This is a very complex and multi-faceted problem which requires many layers to interoperate, however, there are a few ways this could be achieved.
One problem I have is that USB devices cables' get physically disconnected just enough that the camera's light is still on, but the data cannot be transmitted. Perhaps Windows or another app could periodically try to take one second recordings (but of course don't send the recordings anywhere.)
Moving off of the 2.4Ghz WiFi band could help; this will take a while as consumer devices are slowly upgraded to support 5Ghz.
- Nvidia has AI-video compression which can reduce video to 0.11kb/frame (~100x smaller than regular video.) Lower bandwidth could allow for more reliable transmission: https://www.youtube.com/watch?v=eFK7Iy8enqM . Additionally, they have super-resolution which allows for lower-quality video to be upscaled.
- Video/audio decoding could be assisted with a thin-hypervisor layer or virtualization layer which dedicates a core or two of system resources to video decoding, and could abstract away some of the drivers from the program.
- Krisp.ai has very good noise reduction, but does require a monthly subscription to go past two hours per week.
Here's a script that adds each page from a website recursively to archive.org; I can't test it as the archiver seems to be down or is taking a long time to go through the jobs (I tried to manually archive a page; it said it was archived but I didn't see any snapshots): https://gist.github.com/alexyorke/8e97660e5dbcdc72e3ba9f8703eea4c4 I couldn't post the comment here because it said the URLs were invalid.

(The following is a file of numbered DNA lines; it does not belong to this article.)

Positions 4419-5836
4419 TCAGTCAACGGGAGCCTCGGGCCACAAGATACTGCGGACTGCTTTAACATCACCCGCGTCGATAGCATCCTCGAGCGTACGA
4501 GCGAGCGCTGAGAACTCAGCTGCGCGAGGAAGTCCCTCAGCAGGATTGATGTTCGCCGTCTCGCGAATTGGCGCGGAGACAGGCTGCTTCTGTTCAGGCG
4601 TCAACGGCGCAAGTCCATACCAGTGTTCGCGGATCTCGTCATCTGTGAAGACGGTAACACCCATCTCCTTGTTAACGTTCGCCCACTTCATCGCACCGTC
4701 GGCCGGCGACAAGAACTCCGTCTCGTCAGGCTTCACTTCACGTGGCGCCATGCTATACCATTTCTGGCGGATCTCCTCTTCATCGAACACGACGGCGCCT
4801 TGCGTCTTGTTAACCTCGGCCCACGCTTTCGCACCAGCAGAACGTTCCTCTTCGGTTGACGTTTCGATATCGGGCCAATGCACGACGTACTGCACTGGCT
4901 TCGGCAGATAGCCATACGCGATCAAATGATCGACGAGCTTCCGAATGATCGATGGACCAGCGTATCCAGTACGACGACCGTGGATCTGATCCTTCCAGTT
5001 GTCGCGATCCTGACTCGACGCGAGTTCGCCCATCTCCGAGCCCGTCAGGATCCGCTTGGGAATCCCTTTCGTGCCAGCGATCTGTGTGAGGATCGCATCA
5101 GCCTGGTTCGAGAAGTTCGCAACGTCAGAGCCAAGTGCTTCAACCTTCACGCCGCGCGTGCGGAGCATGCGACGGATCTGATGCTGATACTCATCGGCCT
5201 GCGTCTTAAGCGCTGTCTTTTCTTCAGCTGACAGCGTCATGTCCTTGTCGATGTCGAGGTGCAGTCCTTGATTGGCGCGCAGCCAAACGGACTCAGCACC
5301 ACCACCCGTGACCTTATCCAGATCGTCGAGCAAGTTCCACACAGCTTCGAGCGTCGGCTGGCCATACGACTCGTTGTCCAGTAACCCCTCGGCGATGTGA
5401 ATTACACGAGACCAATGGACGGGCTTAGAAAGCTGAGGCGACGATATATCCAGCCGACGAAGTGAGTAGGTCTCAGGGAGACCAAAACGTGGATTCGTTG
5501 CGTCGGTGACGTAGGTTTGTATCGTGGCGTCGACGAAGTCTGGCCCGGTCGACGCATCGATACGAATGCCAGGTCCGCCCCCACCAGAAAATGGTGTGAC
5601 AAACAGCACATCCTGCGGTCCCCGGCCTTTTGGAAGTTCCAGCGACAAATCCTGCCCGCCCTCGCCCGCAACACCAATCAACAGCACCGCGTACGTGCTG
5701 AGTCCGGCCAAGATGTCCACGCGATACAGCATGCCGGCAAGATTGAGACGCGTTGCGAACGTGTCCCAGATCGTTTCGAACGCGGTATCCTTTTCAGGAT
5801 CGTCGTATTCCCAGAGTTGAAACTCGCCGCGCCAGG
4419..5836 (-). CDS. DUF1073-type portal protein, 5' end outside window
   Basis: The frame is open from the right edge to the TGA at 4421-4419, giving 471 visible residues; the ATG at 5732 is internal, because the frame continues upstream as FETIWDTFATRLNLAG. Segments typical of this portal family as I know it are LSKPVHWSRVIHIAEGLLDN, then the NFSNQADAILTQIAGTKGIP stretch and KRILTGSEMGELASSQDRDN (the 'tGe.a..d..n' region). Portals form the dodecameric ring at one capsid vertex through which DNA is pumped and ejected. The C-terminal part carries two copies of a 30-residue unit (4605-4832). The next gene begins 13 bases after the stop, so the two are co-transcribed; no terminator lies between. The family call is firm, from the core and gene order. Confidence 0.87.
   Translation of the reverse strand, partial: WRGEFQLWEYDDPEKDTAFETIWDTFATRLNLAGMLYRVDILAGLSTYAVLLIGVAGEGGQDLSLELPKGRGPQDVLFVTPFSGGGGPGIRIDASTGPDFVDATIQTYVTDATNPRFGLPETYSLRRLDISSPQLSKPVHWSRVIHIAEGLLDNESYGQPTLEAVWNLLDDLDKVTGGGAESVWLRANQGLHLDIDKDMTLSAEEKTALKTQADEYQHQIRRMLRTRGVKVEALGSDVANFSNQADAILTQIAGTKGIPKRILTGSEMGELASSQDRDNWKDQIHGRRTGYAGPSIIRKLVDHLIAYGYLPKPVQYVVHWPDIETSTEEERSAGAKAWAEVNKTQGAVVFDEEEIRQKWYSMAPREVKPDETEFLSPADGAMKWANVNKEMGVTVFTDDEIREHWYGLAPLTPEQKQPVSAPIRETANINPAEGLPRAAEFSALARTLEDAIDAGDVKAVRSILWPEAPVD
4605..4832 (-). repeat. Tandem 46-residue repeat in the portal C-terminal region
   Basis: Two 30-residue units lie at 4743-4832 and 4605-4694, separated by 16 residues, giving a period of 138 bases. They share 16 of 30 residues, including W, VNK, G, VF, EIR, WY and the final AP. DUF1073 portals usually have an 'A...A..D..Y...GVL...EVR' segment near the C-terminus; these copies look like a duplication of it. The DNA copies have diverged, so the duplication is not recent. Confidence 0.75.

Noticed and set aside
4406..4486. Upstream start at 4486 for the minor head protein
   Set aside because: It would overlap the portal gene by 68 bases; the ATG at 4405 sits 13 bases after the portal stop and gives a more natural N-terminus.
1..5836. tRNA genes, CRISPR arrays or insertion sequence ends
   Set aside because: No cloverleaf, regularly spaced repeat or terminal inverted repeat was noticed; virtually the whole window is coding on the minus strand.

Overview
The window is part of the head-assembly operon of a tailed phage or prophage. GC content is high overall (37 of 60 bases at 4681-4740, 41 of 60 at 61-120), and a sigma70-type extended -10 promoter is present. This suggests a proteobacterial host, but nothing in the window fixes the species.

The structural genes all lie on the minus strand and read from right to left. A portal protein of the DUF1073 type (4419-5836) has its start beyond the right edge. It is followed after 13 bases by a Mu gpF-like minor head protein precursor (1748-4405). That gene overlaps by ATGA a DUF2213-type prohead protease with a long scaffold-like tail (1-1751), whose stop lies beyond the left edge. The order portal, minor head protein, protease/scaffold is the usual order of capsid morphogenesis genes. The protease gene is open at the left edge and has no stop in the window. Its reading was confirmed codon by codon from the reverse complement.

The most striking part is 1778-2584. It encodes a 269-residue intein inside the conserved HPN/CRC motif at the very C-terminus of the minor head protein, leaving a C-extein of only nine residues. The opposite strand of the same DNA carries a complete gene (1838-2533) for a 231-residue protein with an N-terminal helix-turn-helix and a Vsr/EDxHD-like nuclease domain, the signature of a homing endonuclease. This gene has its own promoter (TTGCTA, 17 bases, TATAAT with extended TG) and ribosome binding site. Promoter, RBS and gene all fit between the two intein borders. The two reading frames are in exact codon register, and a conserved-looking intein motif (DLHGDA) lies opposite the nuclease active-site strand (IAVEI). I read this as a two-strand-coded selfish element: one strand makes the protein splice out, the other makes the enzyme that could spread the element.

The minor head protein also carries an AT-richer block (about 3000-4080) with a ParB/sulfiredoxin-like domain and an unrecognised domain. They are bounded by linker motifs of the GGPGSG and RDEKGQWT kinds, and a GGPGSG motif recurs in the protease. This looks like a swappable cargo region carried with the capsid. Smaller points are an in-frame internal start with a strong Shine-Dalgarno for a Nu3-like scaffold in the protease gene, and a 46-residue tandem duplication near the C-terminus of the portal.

I quickly went through LPL's videos and didn't see many videos about time locks, except for " Electronic Ballot Box Time Lock Defeated" which was trivially defeated with a manual reset switch under a sticker. I'd presume that a time lock with no password bypass (like a bank) could be more secure than a standard combination lock, however, you'd be trading in a lot of accessibility for security; you wouldn't be able to access it even if it was an emergency.
You could have a time lock which just opens for a few hours everyday while you are present; the schedule of which can only be changed one week in advance (if that's possible.)
Here's a super (I mean super) quick mvp of something similar to this idea that I just whipped up: https://isitgettingthrough.herokuapp.com/ . You can send/forward an email to three of the listed email providers with a special code in your email/newsletter and the website will check the inbox of each of those emails and let you know if the email came through. If it goes into spam or any other folders it won't show up on the page.
The issue however is that during some email outages only certain user(s) are affected, so this app cannot work 100% of the time if its account is not affected. If there's some more interest I can add some more email providers.